Strasbourg (France) (AFP) - Europe's top rights court ruled Thursday that French magazine Paris Match was wrongly convicted in 2005 for revealing Monaco's Prince Albert II had a love child with a stewardess.
A court near Paris found in June 2005 that the prince's right to privacy had been violated by the 10-page spread, and sentenced the weekly to 50,000 euros in damages ($60,000 at the time) and also asked Paris Match and its owner Hachette Filipacchi to pay 4,000 euros in court costs.
A month later, Prince Albert admitted that he was the father of a baby boy born out of wedlock to French-Togolese flight attendant Nicole Coste.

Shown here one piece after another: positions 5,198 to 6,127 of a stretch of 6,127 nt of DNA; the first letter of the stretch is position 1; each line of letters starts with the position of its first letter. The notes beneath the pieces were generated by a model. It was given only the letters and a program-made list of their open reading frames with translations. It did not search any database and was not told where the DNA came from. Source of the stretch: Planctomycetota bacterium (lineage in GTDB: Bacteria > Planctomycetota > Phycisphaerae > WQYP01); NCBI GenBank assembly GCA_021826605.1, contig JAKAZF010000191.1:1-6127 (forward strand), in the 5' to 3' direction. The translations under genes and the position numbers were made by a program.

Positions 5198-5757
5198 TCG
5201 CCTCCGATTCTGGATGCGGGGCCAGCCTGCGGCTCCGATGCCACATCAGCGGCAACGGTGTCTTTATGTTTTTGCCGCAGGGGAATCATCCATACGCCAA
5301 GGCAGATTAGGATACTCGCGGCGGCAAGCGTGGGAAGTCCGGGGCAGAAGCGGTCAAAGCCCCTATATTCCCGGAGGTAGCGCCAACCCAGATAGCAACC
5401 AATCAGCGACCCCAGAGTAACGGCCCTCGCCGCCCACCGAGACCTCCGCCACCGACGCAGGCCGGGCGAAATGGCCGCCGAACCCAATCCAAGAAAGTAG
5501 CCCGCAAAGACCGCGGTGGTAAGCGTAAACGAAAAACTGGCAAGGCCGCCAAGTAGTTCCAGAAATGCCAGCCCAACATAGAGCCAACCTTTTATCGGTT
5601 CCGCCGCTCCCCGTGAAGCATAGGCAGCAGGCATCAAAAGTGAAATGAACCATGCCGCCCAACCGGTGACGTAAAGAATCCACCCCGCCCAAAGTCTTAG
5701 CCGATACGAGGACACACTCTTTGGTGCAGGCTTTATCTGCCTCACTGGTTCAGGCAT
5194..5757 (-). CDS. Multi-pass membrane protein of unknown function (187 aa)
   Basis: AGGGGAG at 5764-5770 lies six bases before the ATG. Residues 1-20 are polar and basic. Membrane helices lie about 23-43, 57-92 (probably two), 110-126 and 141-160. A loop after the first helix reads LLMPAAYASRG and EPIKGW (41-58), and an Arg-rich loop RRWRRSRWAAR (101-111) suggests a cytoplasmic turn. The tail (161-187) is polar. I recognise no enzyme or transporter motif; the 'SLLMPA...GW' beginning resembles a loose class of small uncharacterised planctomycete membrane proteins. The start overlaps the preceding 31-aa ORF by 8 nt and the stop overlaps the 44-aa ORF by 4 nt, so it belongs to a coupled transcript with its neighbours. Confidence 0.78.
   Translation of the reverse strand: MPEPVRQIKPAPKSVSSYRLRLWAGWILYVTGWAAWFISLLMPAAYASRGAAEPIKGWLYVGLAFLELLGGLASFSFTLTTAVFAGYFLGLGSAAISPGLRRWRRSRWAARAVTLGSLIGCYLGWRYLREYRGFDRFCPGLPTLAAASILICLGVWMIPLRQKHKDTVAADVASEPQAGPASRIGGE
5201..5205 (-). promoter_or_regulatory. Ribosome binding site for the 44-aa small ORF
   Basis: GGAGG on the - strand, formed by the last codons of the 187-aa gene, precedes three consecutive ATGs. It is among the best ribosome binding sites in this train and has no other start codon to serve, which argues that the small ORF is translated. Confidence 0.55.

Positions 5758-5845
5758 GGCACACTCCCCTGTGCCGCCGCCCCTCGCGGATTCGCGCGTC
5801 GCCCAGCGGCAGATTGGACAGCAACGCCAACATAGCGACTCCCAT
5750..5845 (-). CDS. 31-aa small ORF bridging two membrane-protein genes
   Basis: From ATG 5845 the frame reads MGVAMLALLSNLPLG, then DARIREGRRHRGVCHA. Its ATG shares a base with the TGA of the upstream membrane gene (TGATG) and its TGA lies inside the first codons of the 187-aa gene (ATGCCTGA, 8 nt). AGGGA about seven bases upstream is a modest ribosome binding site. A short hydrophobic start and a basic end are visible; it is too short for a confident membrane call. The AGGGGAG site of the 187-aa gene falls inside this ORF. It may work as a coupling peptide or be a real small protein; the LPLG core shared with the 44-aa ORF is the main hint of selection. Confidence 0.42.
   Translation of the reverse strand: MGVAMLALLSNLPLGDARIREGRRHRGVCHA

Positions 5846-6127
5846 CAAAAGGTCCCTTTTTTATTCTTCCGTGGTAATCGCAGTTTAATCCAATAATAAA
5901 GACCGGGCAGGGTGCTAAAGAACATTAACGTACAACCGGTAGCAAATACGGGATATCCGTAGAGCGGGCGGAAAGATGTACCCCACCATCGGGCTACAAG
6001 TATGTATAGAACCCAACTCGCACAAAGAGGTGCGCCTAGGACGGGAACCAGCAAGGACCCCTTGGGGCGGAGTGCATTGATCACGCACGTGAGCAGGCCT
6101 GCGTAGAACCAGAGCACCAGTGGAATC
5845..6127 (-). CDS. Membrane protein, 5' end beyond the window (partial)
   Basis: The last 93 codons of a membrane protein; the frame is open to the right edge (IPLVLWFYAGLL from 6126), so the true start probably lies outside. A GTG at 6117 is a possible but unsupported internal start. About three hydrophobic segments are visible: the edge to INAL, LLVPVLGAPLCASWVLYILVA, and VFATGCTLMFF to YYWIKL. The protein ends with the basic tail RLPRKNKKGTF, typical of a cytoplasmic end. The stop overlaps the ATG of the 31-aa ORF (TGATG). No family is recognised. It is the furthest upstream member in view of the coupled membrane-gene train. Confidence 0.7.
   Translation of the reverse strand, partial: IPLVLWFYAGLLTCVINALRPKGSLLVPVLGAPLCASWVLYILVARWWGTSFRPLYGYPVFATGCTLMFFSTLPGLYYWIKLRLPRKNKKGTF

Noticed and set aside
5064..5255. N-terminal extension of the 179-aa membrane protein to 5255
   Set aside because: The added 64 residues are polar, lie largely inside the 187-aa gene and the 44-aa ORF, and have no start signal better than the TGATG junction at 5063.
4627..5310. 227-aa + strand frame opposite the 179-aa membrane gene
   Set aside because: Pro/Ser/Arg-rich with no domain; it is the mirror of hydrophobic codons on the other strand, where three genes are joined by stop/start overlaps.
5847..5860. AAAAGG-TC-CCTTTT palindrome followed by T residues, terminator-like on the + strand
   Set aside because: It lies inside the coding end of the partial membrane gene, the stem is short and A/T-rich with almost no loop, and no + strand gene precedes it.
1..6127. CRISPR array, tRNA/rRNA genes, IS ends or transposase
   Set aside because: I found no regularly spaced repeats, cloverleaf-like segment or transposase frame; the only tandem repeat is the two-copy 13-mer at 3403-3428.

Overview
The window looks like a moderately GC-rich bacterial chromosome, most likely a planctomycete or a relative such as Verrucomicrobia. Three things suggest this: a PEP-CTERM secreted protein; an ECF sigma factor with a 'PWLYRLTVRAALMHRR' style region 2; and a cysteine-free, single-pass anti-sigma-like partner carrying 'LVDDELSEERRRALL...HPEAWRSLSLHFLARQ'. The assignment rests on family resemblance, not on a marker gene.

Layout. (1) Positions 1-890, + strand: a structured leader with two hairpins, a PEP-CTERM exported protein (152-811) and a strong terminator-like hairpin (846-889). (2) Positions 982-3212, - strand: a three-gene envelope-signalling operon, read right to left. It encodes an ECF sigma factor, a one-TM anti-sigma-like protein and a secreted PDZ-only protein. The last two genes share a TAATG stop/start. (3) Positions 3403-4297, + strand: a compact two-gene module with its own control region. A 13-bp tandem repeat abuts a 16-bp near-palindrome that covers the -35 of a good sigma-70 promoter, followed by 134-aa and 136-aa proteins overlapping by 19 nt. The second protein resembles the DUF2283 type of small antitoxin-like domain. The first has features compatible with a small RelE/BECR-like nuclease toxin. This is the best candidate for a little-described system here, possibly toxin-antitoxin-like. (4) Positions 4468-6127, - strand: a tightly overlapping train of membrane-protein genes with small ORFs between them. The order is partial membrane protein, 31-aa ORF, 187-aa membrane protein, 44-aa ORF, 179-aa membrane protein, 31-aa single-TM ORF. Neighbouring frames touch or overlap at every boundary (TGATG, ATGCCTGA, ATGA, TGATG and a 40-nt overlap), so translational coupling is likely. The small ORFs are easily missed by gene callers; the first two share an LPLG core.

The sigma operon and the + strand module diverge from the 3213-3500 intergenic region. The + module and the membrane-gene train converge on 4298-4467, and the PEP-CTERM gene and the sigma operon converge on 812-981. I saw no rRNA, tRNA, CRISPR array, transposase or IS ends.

The Strasbourg-based European Court of Human Rights ruled that the judgement "breached the magazine's freedom of expression."
"The court found that the public had a legitimate interest in knowing of the child's existence and being able to conduct a debate on the possible implications for political life in the principality of Monaco," it said.
"The court concluded that, in disclosing the information, (Coste) had sought to secure public recognition of her son's status and of the fact that the prince was his father, which were crucial factors in ending the secrecy surrounding him."
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